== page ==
Judith Durham

related topics
{album, band, music}
{film, series, show}
{day, year, event}
{son, year, death}
{work, book, publish}
{service, military, aircraft}
{group, member, jewish}
{country, population, people}

Judith Durham, OAM (born Judith Mavis Cock, on 3 July 1943) is an Australian jazz singer and musician who became the lead vocalist for the Australian popular folk music group The Seekers in 1963. She left the group in mid-1968 to pursue her solo career. In 1993 Durham began to make sporadic recordings and performances with The Seekers, continuing into the 2000s.

Contents

Early life

Judith Durham was born 3 July 1943, at Essendon, Victoria, Australia, to William Alexander Cock DFC, a Navigator and World War II Pathfinder, and his wife Hazel. Durham lived in Hobart, Tasmania, where she attended The Fahan School before moving back to Melbourne in 1956. In Melbourne she was educated at Ruyton Girls' School and, following matriculation, enrolled at RMIT.[1]

Durham at first planned to be a pianist, and she gained the qualification of Associate In Music, Australia (AMusA), in classical piano at the University of Melbourne Conservatorium. She had some professional engagements playing piano. She also had classical vocal training and performed blues, gospel, and jazz pieces. Her singing career began at the age of 18 when she asked Nicholas Ribush, leader of the Melbourne University Jazz Band, one night at the Memphis Jazz Club in Malvern, whether she could sing with the band. In 1963 she began performing at the same club with Frank Traynor's Jazz Preachers, using her mother's maiden name of Durham. In that year she also recorded her first EP—"Judy Durham with Frank Traynor's Jazz Preachers"—for W&G Records.[2]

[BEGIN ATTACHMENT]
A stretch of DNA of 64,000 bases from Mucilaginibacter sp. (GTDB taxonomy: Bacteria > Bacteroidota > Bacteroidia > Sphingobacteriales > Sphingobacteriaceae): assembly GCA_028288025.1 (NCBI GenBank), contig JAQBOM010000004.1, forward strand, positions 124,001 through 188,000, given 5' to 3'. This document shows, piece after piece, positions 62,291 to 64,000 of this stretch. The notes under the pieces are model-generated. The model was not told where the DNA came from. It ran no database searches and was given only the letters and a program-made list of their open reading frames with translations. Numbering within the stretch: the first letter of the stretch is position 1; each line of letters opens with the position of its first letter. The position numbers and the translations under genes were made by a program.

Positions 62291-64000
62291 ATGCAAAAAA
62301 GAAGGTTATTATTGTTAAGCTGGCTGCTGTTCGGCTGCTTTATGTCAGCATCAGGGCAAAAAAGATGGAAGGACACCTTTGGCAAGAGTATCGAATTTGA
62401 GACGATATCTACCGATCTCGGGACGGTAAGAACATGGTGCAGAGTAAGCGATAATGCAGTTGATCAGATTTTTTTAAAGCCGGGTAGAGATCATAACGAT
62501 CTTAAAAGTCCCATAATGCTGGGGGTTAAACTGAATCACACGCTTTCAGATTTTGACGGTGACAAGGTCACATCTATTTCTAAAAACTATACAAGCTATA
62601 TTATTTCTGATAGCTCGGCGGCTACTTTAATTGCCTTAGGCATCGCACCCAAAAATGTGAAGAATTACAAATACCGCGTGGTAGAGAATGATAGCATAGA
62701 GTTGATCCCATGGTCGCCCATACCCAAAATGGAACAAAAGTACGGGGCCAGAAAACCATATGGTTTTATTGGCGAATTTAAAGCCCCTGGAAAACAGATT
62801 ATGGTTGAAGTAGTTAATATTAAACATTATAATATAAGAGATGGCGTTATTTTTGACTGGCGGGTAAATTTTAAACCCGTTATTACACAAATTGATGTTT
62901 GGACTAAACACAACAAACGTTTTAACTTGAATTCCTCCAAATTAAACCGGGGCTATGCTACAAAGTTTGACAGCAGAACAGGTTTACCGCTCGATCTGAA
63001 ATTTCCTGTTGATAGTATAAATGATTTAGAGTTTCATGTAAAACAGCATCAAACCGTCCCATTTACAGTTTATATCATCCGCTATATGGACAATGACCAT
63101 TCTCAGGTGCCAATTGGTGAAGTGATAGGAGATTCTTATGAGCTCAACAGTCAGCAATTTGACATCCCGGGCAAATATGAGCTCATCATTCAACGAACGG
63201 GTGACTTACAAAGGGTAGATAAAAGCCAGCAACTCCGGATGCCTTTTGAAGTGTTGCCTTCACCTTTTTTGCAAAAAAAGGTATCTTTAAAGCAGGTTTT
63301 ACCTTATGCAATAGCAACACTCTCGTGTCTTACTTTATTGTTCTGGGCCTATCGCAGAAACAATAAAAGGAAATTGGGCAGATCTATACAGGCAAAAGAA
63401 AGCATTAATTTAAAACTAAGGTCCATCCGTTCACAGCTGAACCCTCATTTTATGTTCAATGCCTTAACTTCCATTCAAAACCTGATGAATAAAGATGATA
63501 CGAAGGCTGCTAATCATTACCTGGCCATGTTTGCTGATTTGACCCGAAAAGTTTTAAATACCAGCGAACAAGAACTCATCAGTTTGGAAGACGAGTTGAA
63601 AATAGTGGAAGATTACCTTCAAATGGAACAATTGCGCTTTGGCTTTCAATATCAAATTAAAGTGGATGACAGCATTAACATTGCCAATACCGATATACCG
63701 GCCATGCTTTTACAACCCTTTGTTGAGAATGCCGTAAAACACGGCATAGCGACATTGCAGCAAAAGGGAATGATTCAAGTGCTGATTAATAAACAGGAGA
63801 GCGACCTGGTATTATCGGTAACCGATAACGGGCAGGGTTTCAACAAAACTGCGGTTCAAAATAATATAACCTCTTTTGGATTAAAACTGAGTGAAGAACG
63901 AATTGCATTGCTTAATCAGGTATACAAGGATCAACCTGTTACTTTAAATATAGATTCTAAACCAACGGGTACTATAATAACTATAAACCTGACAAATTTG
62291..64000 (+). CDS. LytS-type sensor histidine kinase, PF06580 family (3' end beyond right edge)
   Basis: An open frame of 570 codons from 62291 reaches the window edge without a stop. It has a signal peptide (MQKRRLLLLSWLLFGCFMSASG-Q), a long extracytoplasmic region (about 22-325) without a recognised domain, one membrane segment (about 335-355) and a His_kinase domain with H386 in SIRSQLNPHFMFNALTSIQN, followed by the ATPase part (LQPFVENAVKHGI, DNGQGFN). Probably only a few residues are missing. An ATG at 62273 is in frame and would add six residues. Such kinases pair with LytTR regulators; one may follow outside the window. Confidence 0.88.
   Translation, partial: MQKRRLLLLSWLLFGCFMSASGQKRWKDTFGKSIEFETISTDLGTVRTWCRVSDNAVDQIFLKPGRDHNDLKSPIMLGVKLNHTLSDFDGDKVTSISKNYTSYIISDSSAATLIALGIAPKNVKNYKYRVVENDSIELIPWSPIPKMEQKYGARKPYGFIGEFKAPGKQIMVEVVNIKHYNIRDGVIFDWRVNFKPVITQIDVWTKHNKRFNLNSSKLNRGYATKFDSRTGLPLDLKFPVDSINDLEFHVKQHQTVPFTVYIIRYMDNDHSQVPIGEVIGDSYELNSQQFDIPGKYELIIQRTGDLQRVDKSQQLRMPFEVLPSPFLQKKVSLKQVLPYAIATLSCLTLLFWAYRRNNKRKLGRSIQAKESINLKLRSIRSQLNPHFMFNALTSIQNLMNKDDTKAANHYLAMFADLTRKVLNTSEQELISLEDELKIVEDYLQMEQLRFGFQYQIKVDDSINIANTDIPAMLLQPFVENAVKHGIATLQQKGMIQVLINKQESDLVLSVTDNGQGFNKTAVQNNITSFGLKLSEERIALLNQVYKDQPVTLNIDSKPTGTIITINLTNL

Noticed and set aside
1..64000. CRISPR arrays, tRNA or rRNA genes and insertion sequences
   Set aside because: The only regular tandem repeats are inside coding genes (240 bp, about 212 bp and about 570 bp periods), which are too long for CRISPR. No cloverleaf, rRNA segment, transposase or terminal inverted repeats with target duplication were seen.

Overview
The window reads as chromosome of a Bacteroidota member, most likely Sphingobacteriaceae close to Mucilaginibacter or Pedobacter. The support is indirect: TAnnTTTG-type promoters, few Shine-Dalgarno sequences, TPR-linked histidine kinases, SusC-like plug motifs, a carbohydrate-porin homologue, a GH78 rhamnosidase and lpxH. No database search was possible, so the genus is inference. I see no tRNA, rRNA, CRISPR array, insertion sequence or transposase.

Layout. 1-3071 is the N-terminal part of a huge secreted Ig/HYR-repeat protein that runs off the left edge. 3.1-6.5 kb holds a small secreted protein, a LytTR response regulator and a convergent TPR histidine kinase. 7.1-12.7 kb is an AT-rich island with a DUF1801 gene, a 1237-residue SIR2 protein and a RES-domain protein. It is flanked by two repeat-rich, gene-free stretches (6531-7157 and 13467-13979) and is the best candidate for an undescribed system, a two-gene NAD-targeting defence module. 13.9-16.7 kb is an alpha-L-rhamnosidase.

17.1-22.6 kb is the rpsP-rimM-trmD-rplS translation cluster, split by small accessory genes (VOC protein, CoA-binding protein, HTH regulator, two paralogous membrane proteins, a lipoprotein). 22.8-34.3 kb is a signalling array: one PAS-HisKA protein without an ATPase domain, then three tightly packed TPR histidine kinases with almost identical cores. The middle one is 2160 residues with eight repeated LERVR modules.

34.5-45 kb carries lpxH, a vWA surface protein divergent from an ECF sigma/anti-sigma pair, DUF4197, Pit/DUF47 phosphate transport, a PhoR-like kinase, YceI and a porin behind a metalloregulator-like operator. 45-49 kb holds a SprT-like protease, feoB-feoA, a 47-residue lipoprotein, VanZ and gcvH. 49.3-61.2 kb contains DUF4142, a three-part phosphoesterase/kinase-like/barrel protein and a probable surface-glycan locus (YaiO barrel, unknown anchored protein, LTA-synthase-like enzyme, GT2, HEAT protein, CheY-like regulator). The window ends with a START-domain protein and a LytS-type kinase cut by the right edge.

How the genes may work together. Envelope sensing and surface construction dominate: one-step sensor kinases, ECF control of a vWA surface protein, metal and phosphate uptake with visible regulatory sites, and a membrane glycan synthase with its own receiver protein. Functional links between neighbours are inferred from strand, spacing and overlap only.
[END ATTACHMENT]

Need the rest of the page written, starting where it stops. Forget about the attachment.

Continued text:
Durham was working as a secretary at the J Walter Thompson advertising agency where she met account executive Athol Guy. Guy was in a folk group called the Seekers which sang on Monday nights at a coffee lounge, the Treble Clef, on Toorak Road in Melbourne.

Full article ▸

related documents
Pennywise (band)
Leigh Nash
Load (album)
Billie Joe Armstrong
Pillar (band)
Brad Delson
The Fifth Dimension
Tonio K
Abbey Road Studios
Pitch of brass instruments
Revolution (song)
Bathory (band)
Wendy Carlos
Help! (album)
The Downward Spiral
The Paul Simon Songbook
Blast beat
Youssou N'Dour
Sheila E.
Harry Partch
Don McLean
X-Ray Spex
Enema of the State
Holler
Enrico Caruso
Twelve-bar blues
John Sebastian
Old school hip hop
Tetrachord
Laibach (band)